In Kathmandu

Sophie Cousins

When I landed at Kathmandu airport three years ago, not long after the earthquake that killed almost 9000 people, the streets were eerily quiet. Dim street lights shone down on the devastation. Buildings, monuments and houses had been reduced to rubble. Thousands were living in temporary shelters in rough conditions. But the damage to the capital paled in comparison to areas of the country closer to the epicentre of the earthquake, nearly 50 miles west of the city. Two million Nepalis had been made homeless. They had lost everything.

Foreign governments and NGOs quickly promised $4 billion in aid, but the money has been slow to arrive, and the official reconstruction process has languished. The Nepalese government had thought that centralising relief efforts and creating a single autonomous agency to manage the aid would make the reconstruction process more efficient and transparent. But the National Reconstruction Authority (NRA) has been marred, since its inception, by political infighting, bureaucratic complexity and corruption allegations. The government has signed agreements with international donors that account for 75 per cent of the pledged money, but only 16 per cent of that has been spent. More than 400,000 homes were earmarked for repairs; fewer than 115,000 have been rebuilt.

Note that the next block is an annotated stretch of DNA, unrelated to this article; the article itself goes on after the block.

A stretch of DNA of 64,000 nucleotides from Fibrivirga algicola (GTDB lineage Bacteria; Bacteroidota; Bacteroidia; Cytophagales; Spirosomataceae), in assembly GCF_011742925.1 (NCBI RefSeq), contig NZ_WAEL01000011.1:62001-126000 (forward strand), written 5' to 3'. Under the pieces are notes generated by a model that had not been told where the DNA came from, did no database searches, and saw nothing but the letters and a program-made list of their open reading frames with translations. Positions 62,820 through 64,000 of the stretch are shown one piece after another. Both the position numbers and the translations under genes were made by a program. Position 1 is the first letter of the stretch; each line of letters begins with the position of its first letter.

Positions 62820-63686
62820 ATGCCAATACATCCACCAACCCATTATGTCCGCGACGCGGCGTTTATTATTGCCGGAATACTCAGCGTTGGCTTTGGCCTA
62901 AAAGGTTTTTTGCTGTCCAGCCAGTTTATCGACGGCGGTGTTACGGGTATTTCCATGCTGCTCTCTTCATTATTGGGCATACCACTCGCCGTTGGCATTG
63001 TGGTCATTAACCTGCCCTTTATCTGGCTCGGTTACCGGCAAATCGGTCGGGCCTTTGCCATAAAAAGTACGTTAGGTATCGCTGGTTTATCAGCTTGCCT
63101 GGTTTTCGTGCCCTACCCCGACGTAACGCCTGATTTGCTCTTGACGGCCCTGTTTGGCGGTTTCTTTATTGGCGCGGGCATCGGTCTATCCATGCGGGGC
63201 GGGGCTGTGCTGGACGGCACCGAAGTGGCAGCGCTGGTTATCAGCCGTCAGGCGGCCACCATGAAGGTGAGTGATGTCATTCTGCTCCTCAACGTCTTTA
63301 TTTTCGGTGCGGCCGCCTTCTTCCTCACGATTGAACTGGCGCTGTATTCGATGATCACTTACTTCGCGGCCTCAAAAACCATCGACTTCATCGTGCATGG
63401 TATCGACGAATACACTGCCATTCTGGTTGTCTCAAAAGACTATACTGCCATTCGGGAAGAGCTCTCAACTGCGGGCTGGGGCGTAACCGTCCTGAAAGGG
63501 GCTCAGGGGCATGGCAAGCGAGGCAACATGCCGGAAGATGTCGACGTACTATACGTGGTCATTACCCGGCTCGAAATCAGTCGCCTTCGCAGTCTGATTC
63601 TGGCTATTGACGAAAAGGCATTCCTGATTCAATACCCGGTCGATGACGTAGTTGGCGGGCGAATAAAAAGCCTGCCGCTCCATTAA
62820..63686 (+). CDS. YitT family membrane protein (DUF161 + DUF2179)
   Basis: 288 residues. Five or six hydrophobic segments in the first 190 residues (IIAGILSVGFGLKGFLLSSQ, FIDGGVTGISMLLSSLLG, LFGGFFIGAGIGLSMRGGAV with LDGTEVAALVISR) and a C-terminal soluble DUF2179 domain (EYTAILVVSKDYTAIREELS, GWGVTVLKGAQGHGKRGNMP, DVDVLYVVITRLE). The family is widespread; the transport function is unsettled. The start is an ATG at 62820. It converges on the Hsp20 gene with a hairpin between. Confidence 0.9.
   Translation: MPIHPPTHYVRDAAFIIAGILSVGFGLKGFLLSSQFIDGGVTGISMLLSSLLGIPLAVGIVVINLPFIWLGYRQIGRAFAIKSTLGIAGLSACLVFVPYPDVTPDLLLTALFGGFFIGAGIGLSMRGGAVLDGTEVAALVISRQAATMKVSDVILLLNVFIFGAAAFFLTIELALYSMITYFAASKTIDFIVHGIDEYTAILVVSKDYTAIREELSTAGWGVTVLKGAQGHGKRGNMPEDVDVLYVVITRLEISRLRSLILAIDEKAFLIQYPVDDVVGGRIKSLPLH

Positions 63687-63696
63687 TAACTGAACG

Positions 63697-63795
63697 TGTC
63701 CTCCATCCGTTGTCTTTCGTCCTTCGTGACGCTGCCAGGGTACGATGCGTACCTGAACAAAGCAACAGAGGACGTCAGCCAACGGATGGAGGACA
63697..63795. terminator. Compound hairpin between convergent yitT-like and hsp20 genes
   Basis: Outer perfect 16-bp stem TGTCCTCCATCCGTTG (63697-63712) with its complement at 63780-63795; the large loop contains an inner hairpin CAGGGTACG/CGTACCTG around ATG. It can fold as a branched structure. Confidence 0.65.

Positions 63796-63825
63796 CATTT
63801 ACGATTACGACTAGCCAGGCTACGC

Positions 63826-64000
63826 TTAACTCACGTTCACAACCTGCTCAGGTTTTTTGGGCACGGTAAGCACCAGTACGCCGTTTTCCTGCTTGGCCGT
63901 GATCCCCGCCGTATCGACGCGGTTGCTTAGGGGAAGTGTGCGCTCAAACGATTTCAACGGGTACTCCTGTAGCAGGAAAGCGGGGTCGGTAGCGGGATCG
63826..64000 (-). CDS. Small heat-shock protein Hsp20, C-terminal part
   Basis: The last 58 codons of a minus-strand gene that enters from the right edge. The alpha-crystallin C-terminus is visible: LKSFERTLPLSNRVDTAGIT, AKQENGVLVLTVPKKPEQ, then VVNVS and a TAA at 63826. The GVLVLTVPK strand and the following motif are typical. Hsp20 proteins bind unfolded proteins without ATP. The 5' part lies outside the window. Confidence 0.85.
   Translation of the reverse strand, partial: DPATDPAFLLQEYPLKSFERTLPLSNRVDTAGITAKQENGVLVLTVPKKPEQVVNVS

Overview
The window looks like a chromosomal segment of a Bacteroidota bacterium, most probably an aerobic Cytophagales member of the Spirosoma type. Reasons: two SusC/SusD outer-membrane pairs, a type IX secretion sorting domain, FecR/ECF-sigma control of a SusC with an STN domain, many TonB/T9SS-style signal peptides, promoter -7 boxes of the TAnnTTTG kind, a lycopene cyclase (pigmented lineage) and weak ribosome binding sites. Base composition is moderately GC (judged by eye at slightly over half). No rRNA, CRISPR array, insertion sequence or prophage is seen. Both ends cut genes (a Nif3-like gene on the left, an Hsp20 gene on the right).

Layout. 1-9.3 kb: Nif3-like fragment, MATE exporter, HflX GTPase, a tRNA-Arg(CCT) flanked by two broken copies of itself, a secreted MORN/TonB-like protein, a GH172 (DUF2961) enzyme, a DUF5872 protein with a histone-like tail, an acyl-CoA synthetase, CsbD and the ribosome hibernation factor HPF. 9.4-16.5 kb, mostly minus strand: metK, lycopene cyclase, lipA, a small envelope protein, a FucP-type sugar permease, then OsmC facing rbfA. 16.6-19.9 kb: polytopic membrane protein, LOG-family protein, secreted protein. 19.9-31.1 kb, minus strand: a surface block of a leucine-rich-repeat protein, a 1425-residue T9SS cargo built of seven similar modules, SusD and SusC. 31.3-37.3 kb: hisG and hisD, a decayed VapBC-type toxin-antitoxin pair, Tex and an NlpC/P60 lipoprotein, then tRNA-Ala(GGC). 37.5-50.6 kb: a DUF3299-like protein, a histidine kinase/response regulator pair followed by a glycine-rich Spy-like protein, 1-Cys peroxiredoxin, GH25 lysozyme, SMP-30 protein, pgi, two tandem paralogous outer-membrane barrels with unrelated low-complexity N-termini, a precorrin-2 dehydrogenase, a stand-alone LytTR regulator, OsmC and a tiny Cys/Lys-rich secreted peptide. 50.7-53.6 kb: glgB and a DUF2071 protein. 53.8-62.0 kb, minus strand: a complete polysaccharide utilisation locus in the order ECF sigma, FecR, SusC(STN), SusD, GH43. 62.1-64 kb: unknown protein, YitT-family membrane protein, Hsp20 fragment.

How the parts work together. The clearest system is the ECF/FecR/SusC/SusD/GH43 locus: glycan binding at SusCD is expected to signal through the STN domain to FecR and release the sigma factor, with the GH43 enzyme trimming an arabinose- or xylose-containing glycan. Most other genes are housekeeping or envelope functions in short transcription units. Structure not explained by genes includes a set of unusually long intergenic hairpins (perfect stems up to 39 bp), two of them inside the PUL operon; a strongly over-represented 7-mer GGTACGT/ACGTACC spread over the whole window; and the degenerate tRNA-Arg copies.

‘I can confidently say that we are on the right track,’ Yam Lal Bhusal, an NRA spokesperson, told me.

Nepal had been aiming to end open defecation by the beginning of this year, but had to abandon that goal after hundreds of thousands of toilets were destroyed in the earthquake. Fewer than half of the clinics and schools destroyed in the quake have been reconstructed. The earthquake had a grave impact on the country’s economy, and pushed almost a million Nepalis back into poverty. People’s mental health also suffered, an often neglected part of disaster relief.

Tourism is now back to pre-earthquake levels – almost a million people a year. The enormous Boudha Stupa has been renovated, but the piles of rubble in Kathmandu Durbar Square, in front of Nepal’s old royal palace, are still there.

After the earthquake, the words ‘We will rise again’ appeared on billboards, scribbled across pavements, on the front pages of newspapers, on T-shirts. You still see it today. But the people living in tents need more than a slogan.